During 2003 and 2004, the ELO collaborated with the UCLA Hammer Museum in presenting a reading series for electronic literature.
“HyperText: Explorations in Electronic Literature” was a yearlong performative reading series that highlighted some of the most innovative literary work in digital media.
October 17: Christian BÃ¶k and Erik Loyer
Christian BÃ¶k is the author of Eunoia, a bestselling work of experimental literature, and a book of poetry, Crystallography. BÃ¶k has earned many accolades for his virtuoso performances of sound poetry, and his conceptual artworks have appeared at the Marianne Boesky Gallery in New York City as part of the exhibit Poetry Plastique.
Erik Loyer is a digital media artist who creates pieces that exhibit strong tactile qualities and a unique synergy. His award-winning 1998 Web site The Lair of the Marrow Monkey was one of the first to be added to the collection of the San Francisco Museum of Modern Art. In 1999, Loyer received a Rockefeller Media Fellowship to develop his episodic interactive narrative Chroma, which has been exhibited internationally.
See “Reading Between the Bytes,” an article about the first e-lit reading in our series.
November 19: Jody Zellen and M.D. Coverley
Jody Zellen is a Los Angeles-based artist working in many print and digital media exploring the subject of the urban environment. Her websites include Ghost City, Random Paths, and others. Her most recent project, Disembodied Voices, explores how cell phones have changed the nature of public space.
M.D. Coverley is the pen name for Marjorie Coverley Luesebrink. Her interactive, electronic novel Califia is available on CD-ROM, and several hypermedia short stories are published as Fingerprints on Digital Glass, at http://califia.hispeed.com. Luesebrink will present her work The Book of Going Forth by Day: A Dramatic Reading in Three Voices, an electronic, multimedia, interactive novel of ancient and modern Egypt. It will be published on DVD in January, 2004.
February 27: Deena Larsen and Geniwate
Deena Larsen has been a pioneer in the electronic literature field since before the Internet. Her first work, Marble Springs, tells the deep secrets of women in a 19th century mining town through links and hidden connections. Her second work, Samplers, was listed on the NSW Board of Education, Australia, syllabus in 1999. Her third through twenty-fifth works are scattered in Webzines and Internet journals, including the Iowa Review Web, Riding the Meridian, Blue Moon Review, and Cauldron and Net. She has organized and taught electronic lit workshops, helped host ELO/trAce chats since 2000, lectured in universities, and otherwise aided and abetted other electronic lit/new media/hypertext addicts.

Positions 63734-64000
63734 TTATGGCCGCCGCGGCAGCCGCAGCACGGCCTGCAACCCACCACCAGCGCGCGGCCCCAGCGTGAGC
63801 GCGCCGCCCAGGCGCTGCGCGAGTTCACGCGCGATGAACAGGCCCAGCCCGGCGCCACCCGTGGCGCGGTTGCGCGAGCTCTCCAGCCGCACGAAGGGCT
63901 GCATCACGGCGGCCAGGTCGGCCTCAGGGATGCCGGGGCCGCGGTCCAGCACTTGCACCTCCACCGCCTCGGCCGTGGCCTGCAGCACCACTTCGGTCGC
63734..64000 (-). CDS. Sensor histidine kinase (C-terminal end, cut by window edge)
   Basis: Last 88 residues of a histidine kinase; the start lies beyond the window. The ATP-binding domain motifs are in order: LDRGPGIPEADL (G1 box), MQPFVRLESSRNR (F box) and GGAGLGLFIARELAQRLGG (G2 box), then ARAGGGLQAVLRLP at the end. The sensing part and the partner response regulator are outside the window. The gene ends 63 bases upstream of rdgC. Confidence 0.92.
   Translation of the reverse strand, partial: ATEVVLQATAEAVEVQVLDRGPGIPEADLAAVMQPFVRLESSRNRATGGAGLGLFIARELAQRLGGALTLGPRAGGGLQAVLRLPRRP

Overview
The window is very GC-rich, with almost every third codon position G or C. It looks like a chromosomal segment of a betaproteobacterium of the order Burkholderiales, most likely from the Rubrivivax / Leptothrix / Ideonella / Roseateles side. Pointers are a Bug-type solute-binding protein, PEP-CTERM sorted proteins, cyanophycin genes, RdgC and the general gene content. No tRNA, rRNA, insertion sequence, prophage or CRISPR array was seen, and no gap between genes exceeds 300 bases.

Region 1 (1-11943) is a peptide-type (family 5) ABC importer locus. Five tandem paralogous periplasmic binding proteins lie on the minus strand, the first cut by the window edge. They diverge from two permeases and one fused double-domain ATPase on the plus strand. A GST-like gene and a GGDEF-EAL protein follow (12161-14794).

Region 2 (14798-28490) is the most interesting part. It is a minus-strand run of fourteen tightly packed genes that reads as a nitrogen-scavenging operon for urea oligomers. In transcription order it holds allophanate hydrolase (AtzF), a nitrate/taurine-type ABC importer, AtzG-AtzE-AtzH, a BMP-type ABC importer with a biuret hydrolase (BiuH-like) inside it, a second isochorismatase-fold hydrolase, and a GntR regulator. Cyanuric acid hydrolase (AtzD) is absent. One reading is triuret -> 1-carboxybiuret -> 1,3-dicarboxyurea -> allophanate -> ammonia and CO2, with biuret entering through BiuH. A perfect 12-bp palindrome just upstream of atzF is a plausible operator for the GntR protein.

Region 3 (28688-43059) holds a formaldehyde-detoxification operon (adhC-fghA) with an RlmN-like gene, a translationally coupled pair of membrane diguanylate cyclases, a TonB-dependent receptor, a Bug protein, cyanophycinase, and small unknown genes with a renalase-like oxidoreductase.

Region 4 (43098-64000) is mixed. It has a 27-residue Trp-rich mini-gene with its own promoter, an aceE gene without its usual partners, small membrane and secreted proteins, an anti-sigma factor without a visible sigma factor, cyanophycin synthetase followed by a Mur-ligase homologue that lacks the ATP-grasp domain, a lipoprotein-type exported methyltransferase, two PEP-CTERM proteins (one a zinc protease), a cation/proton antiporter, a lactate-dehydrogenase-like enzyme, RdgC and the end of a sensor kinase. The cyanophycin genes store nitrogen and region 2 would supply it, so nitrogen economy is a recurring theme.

Geniwate came to electronic poetry via print and performance poetry. Experiment with visual and audio in performance put her in a good position to make the leap to electronic literature in 1997. She was co-winner of the 1999 trAce-Alt-X International Hypertext Competition. Since then she has been exploring science, technoculture and mythology.
March 19: Talan Memmott and Noah Wardrip-Fruin
Talan Memmott is a hypermedia artist/writer/editor from San Francisco, California. He is the Creative Director and Editor of the online hypermedia literary journal BeeHive. His hypermedia work has appeared widely on the Internet. In 2001 he was awarded the trAce/Alt-X New Media Writing Award for his work “Lexia to Perplexia”, which also received honorable mention for the Electronic Literature Organization’s award in fiction. He is a tutor for the trAce Online Writing School, and has been a speaker, panelist, reader and performer at various conferences and universities.
Noah Wardrip-Fruin is an e-literature writer and scholar, co-editor of The New Media Reader (MIT Press 2003) and First Person: New Media as Story, Performance, and Game.
April 23: Student Reading
Student Reading in conjunction with the UC Digital Cultures Graduate Conference Narr@tive: Digital Storytelling.
Gabe Dunne, UCLA Design | Media Arts
Mark Marino, UCR English
Joel Swanson, UCSD Fine Arts
Angie Waller, UCLA Fine Arts
May 21: Ingrid Ankerson and Natalie Bookchin
Ingrid Ankerson is co-editor, along with Megan Sapnar, of the online journal Poems That Go.
Natalie Bookchin is an internationally-known new media artist. One of her most recent projects, Metapet, is an online game featured in the Whitney Museumâ€™s online gallery.
ELO acknowledges the support of our global sponsor, the Ford Foundation and the Rockefeller Foundation for their generous support of the Electronic Literature Directory project.
We also greatly thank our hosts at UCLA: the Center for Digital Humanities, the English Department, the Design| Media Arts Department, the School of the Arts and Architecture, and SINAPSE.